When the stars align
Partial solar eclipse: August 21, 2017
In partnership with Parc national du Mont-Mégantic.
For an astronomer, an eclipse is something astonishing and wonderful. And a total solar eclipse is one of the most impressive astronomical phenomena of all!
On August 21, millions of people will gather in the United States to witness a rare and spectacular event: a total solar eclipse. And with a partial eclipse on the agenda, Québec will not be far behind.
What is a solar eclipse?
Though rather uncommon on Earth, eclipses are nevertheless far from rare in the solar system or the universe in general. Solar eclipses occur during the day, when there’s a new moon. The moon passes between the Earth and the sun and projects a shadow on our planet.
On August 21, the lucky people who’ll find themselves in a band of barely 100 km in the United States will witness a unique phenomenon: a total eclipse. For two and a half minutes, the sun will be completely hidden. It is at this point alone that we can observe the magnificent solar corona, the atmosphere of our star, sculpted by its magnetic field. This is also when the sky darkens, so much so that we can see stars and planets in broad daylight. The temperature drops by more than 10 degrees Celsius, the wind rises, and animals begin to mill restlessly about. The whole phenomenon is so bizarre that nature itself seems disoriented. In the midst of a total eclipse, one can even enjoy a 360-degree view of the colours of a sunset!
This period is always preceded and followed by a partial eclipse. This is also the type of eclipse that we can see if we’re just outside the totality zone. The further we move away, the less the sun is hidden by the moon. When it comes to Québec, about half of the sun will be hidden. The phenomenon will begin around 1:21 p.m. and end at about 3:50 p.m., depending on the region. The peak of the partial eclipse will occur at around 2:38 p.m.
A little history
The last time there was a total eclipse in Québec was on July 10, 1972, some 45 years ago. Apparently, in any given place on Earth, there’s a total eclipse every 375 years on average.
Consider yourself lucky, because there’ll be a total eclipse in southern Québec on April 8, 2024! Afterwards, there won’t be another one until around 2100.
A few safety rules
When observed in a safe way, a partial eclipse remains an impressive sight and a wonderful opportunity for discovery. However, it’s important to understand that even though the sun is partially hidden by the moon, its light remains as dangerous as during daylight hours. So please refrain from looking directly at the eclipse without any protection for your eyes.
Whether before or during an eclipse, staring at the sun for a long time can cause irreparable damage to your eyes. And it’s even more dangerous to look at the sun through binoculars or a telescope. The only safe moment to look at the eclipse without any protection is during the totality phase, because the whole surface of the sun is then hidden by the moon.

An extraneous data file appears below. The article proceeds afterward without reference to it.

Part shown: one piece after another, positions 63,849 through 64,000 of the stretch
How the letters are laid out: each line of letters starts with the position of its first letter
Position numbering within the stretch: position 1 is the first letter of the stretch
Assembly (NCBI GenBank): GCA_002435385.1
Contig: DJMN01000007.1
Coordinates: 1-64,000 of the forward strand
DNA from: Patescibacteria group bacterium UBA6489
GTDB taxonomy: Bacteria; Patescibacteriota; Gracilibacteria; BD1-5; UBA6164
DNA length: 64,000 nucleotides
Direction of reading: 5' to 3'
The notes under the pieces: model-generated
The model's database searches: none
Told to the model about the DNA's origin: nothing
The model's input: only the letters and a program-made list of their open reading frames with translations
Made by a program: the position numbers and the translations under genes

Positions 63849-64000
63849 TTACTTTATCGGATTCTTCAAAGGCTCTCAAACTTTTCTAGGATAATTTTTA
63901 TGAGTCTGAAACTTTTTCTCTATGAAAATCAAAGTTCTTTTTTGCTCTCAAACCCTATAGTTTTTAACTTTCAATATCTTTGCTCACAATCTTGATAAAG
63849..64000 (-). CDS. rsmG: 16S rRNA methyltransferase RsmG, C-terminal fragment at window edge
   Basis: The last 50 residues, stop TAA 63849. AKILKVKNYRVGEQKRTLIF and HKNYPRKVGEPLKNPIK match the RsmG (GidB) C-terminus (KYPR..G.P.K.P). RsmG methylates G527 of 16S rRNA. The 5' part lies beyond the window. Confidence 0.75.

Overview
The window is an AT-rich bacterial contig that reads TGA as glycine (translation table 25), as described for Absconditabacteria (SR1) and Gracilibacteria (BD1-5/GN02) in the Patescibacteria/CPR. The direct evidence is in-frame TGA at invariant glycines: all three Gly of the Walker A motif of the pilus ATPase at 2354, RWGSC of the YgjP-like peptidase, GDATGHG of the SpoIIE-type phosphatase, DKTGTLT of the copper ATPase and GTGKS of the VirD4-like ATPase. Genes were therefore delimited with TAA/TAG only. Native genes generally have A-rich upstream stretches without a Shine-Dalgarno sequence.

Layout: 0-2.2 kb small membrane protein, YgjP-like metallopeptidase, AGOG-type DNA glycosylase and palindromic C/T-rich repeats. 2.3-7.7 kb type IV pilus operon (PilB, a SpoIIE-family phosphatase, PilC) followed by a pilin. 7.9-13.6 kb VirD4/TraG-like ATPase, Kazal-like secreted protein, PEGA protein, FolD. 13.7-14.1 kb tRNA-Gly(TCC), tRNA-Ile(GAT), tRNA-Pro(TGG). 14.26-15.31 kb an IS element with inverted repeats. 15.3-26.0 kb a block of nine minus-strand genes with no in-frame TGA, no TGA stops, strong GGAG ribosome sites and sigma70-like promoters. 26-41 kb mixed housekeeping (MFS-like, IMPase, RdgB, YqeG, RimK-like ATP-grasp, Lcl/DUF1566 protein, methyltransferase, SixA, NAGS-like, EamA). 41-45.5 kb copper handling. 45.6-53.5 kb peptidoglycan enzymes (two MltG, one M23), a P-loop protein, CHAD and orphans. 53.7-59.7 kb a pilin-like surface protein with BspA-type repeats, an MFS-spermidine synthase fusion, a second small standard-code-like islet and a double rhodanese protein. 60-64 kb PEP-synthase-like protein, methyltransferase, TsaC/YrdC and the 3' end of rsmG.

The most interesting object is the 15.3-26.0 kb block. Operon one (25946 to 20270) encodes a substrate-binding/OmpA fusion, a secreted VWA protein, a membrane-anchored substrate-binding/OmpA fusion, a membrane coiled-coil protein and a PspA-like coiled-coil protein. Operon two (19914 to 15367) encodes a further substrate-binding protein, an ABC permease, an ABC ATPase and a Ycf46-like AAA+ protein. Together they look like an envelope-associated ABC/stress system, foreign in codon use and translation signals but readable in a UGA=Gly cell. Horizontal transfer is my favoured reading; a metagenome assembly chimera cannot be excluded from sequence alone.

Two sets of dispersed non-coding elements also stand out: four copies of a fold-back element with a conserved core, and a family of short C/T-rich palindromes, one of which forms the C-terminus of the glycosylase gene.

A few options are available for you to watch the partial eclipse safely. You can watch the sun with eclipse glasses that block the sun's intense rays. Otherwise you can observe the eclipse indirectly using a shoebox. It's even possible to check it out under a tree, watching the shadow of the leaves on the ground. Warning! The sunglasses you normally use are by no means an effective protection for looking at the sun.
As part of the ASTROLab Astronomy Evening held at the foot of the mountain in Parc national du Mont-Mégantic, you can discover the great celestial dance leading to this fascinating spectacle by attending the show entitled Éclipses.
The day of the eclipse, Monday, August 21 from 12 p.m. to 5 p.m., the park will organize a safe observation session with instruments equipped with solar filters. It will also offer visitors organized activities throughout the afternoon, in addition to presentations in the multimedia room. An experience not to be missed!
- Organized activities at ASTROLab at the foot of the mountain, and sky watching with our special-filter-equipped telescopes and glasses
- In the ASTROLab multimedia room: presentation of the Éclipses show; live streaming of images from the United States; and live interviews with our teams on a US expedition
- Outdoors: sun gazing with our telescopes and viewing glasses
Please note that ASTROLab will be the eclipse-watching activity hub during the afternoon of August 21. The Popular Observatory will be accessible for visits starting at 2:30 p.m. and a regular astronomy evening will be held on August 21 as well. Reservations required.
Special day activity fee (entrance fee and taxes not included):
- Free of charge for children under 18 years of age
- Reservations recommended
Keep up to date with the activities by consulting the Facebook page of the ASTROLab of Parc national du Mont-Mégantic.